What is digital literacy? Helen Curtis , University of Wolverhampton
Fresher’s Week <ul><li>Tom’s Experience </li></ul><ul><li>Busy social calendar </li></ul><ul><li>Making new friends and keeping in touch with old friends </li></ul><ul><li>Online social networking to supplement face to face socialising </li></ul>
How can you help? <ul><li>Responsible social networking </li></ul><ul><ul><li>School policy? </li></ul></ul><ul><ul><li>Support appropriate use (e.g. privacy ) </li></ul></ul><ul><li>Digital identity </li></ul><ul><ul><li>This Is Me resource </li></ul></ul><ul><li>Protecting reputation online </li></ul><ul><ul><li>CommonCraft video </li></ul></ul>
Lecture 1 <ul><li>Tom’s Experience </li></ul><ul><li>Multiple module guides to understand </li></ul><ul><ul><li>Learning outcomes </li></ul></ul><ul><ul><li>Module requirements </li></ul></ul><ul><li>Reading and resource lists to support studies </li></ul><ul><ul><li>Different types of resources </li></ul></ul><ul><ul><li>Required vs. recommended reading </li></ul></ul>
How can you help? <ul><li>Using the VLE </li></ul><ul><ul><li>School VLE/intranet </li></ul></ul><ul><ul><li>Online tools </li></ul></ul><ul><li>Familiarisation with module guides </li></ul><ul><ul><li>Copies of subject guides in the library </li></ul></ul><ul><ul><li>Exam board specifications </li></ul></ul><ul><ul><li>In house module guides </li></ul></ul><ul><li>Using resource lists </li></ul><ul><ul><li>Topic resource lists (non-fiction, fiction, electronic) </li></ul></ul>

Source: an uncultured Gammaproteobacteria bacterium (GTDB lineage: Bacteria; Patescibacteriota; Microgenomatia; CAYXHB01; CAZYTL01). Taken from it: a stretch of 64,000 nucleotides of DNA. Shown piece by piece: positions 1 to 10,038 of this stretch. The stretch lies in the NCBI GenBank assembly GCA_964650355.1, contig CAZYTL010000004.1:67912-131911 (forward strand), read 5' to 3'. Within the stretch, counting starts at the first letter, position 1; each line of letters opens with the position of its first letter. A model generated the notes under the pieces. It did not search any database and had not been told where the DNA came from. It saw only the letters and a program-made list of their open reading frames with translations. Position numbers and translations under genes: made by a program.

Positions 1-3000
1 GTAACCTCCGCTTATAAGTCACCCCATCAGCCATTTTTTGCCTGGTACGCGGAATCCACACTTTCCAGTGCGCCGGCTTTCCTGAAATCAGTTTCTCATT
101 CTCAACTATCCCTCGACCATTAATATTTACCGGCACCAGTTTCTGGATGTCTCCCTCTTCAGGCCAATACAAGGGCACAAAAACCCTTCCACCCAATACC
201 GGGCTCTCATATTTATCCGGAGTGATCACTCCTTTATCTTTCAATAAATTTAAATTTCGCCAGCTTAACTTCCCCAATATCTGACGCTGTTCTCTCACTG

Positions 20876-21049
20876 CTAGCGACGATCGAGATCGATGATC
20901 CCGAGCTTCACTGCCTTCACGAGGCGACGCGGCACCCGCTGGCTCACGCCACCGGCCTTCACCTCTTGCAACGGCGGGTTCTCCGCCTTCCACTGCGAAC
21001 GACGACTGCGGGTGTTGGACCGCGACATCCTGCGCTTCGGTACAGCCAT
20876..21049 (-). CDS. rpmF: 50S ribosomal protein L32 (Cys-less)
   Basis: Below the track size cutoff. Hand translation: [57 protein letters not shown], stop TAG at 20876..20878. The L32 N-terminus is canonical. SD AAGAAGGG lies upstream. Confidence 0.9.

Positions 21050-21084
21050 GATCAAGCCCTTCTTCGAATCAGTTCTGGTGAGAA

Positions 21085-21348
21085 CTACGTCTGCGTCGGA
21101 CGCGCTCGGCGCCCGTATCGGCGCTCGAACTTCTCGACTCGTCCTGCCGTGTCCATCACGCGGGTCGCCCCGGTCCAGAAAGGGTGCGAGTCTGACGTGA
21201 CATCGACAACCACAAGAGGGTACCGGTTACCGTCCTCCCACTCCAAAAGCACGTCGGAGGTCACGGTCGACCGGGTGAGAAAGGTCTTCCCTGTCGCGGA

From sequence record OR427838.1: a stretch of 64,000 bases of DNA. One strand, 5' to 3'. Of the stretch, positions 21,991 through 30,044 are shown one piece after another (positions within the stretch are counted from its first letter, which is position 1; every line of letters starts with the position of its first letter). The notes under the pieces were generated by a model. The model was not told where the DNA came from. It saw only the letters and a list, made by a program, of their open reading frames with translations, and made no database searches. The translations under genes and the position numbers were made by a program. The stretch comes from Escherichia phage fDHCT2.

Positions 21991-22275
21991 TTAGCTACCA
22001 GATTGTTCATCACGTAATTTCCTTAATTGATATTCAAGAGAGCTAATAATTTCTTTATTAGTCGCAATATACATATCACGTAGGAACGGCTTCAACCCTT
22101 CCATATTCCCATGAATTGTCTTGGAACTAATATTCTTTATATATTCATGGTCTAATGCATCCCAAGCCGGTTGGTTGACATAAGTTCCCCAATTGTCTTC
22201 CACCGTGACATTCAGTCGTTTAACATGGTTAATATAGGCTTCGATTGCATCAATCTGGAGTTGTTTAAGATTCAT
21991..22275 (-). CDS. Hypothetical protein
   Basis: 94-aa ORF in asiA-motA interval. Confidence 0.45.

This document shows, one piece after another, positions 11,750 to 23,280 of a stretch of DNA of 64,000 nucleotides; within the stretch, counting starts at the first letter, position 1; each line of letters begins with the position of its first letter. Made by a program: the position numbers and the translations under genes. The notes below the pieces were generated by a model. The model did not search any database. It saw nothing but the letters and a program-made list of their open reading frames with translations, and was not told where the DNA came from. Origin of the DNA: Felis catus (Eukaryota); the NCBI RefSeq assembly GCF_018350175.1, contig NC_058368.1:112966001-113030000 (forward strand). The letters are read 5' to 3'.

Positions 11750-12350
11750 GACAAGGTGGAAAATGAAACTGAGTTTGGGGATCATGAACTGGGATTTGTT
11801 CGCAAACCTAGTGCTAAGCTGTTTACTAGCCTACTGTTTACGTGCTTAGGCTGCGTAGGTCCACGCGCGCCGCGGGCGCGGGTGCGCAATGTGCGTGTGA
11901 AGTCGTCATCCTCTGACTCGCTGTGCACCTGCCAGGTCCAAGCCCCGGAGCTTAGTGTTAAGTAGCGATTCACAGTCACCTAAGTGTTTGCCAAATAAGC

Visit to library <ul><li>Tom’s Experience </li></ul><ul><li>Using catalogue </li></ul><ul><ul><li>Searching for reading list items </li></ul></ul><ul><li>Browsing shelves and locating items </li></ul><ul><li>Online resources </li></ul><ul><ul><li>Finding e-books and e-journals </li></ul></ul>
How can you help? <ul><li>Library activities </li></ul><ul><ul><li>Quizzes </li></ul></ul><ul><ul><li>Rewards and certificates </li></ul></ul><ul><li>Searching for known items </li></ul><ul><ul><li>Using the catalogue </li></ul></ul><ul><ul><li>Treasure hunts </li></ul></ul><ul><li>Understanding classification schemes </li></ul><ul><ul><li>Order in the Library game </li></ul></ul>
First assignment <ul><li>Tom’s Experience </li></ul><ul><li>Lots of time spent finding resources </li></ul><ul><li>Needs to find a way of filtering out some of the resources </li></ul><ul><li>Need to incorporate research into assignment </li></ul>
How can you help? <ul><li>Time management </li></ul><ul><ul><li>Assignment Survival Kit </li></ul></ul><ul><li>Constructing effective searches </li></ul><ul><ul><li>Keyword activities </li></ul></ul><ul><li>Evaluating information </li></ul><ul><ul><li>5 Ws Information Source Evaluation Matrix </li></ul></ul><ul><ul><li>Spoof websites </li></ul></ul><ul><ul><li>Internet Detective </li></ul></ul><ul><li>Referencing and plagiarism </li></ul><ul><ul><li>Fundamentals of referencing </li></ul></ul>
Other research http://eprint.ncl.ac.uk/pub_details2.aspx?pub_id=55850 http://www.jisc.ac.uk/whatwedo/projects/visitorsandresidents.aspx
Your homework <ul><li>3 things you are going to investigate or implement to improve digital literacy skills at your school </li></ul>
Thank you for listening <ul><li>Jo Alcock </li></ul><ul><li>http://www.joeyanne.co.uk </li></ul><ul><li>@joeyanne </li></ul>All resources available at: http://delicious.com/tag/sch2uni Images from IconFinder